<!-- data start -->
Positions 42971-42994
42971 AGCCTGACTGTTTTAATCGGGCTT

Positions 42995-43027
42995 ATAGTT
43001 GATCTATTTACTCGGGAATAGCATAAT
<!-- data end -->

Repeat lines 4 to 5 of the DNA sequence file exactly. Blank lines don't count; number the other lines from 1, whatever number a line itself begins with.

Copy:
42995 ATAGTT
43001 GATCTATTTACTCGGGAATAGCATAAT